If getting pricked with ultra-fine needles sounds like your idea of relief, you’re surprisingly not alone.
In fact, acupuncture might help with management of certain pain conditions. These days, lots of people get acupuncture to treat pain, illnesses, and even skin conditions like eczema.
But can acupuncture help eczema?
Research suggests acupuncture might help reduce flare-ups and treat eczema symptoms like itching and lesions. The National Eczema Foundation even notes that the evidence-based studies on eczema and acupressure are “encouraging.”
But while this info looks promising, it’s still limited. Acupuncture also doesn’t work for everyone and can take time to do its thing.
Let’s connect the dots on acupuncture for eczema.
Eczema (all 10+ types of it) makes you downright uncomfy by causing itchy, flaky, dry, red patches of skin. Certain types of eczema can also make your skin blister and form lesions.
But how can turning yourself into a human pincushion help your itchy skin?
Acupuncture isn’t a miracle cure for eczema, but research on atopic dermatitis (the most common type of eczema) suggests that getting pinned helps with symptoms. Here’s how:
- Ditching the eczema itch. A small 2019 study found that acupuncture improved symptoms of mild to moderate eczema, especially when it came to controlling itchiness.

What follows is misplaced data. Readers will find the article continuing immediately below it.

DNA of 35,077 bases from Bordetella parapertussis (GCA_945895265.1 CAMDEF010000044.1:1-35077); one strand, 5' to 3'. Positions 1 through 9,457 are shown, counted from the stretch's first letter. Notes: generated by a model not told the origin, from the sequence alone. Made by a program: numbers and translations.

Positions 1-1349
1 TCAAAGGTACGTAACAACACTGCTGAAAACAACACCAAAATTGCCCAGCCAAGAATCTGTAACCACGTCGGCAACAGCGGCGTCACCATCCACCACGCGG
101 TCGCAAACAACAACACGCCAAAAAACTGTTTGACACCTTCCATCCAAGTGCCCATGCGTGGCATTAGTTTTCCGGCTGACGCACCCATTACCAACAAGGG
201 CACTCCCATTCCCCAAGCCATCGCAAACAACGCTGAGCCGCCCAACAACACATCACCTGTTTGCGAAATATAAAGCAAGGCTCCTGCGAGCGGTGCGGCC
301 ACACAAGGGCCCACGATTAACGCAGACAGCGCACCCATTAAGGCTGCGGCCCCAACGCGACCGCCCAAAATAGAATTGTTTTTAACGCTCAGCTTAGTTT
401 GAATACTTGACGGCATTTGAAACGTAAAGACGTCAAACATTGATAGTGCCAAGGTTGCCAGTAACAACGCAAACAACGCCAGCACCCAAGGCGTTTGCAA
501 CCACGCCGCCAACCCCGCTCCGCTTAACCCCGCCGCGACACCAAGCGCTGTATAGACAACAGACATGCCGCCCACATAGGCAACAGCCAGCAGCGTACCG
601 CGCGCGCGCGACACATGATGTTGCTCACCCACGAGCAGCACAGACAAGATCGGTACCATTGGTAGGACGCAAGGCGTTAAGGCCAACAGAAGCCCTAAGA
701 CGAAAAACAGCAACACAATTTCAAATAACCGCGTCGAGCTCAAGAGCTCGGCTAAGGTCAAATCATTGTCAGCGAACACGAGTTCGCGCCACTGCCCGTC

- Reducing stress, lesions, and flare-ups. In a 2018 review, researchers reported reduced itchiness, lesion size, and flare-up incidence in acupuncture participants compared with a control group. Researchers also said acupuncture’s stress-reducing properties benefited people with eczema.
- Treating severe eczema. A large 2020 study suggested acupuncture could reduce eczema severity and outbreak size, along with that pesky itchiness.
Overall, studies seem to agree that acupuncture *might* help treat the itchiness that comes with eczema. It may also help reduce stress, lesion size, and flare-ups.
The research def isn’t perfect, but the outlook seems pretty good.
During an acupuncture sesh, you’ll lie on a bed or table, much like you would at a massage therapy session. A licensed acupuncturist will use sterile, superfine needles to stimulate pressure points on your body. The needles usually go 1 to 2 inches deep.
To treat eczema, acupuncturists may target the arms, legs, or torso. They may stimulate the LI11 acupuncture pressure point, which is on the forearm, near the elbow. This is a large intestine meridian point that’s believed to be linked to conditions like throat soreness, finger numbness, and skin itchiness.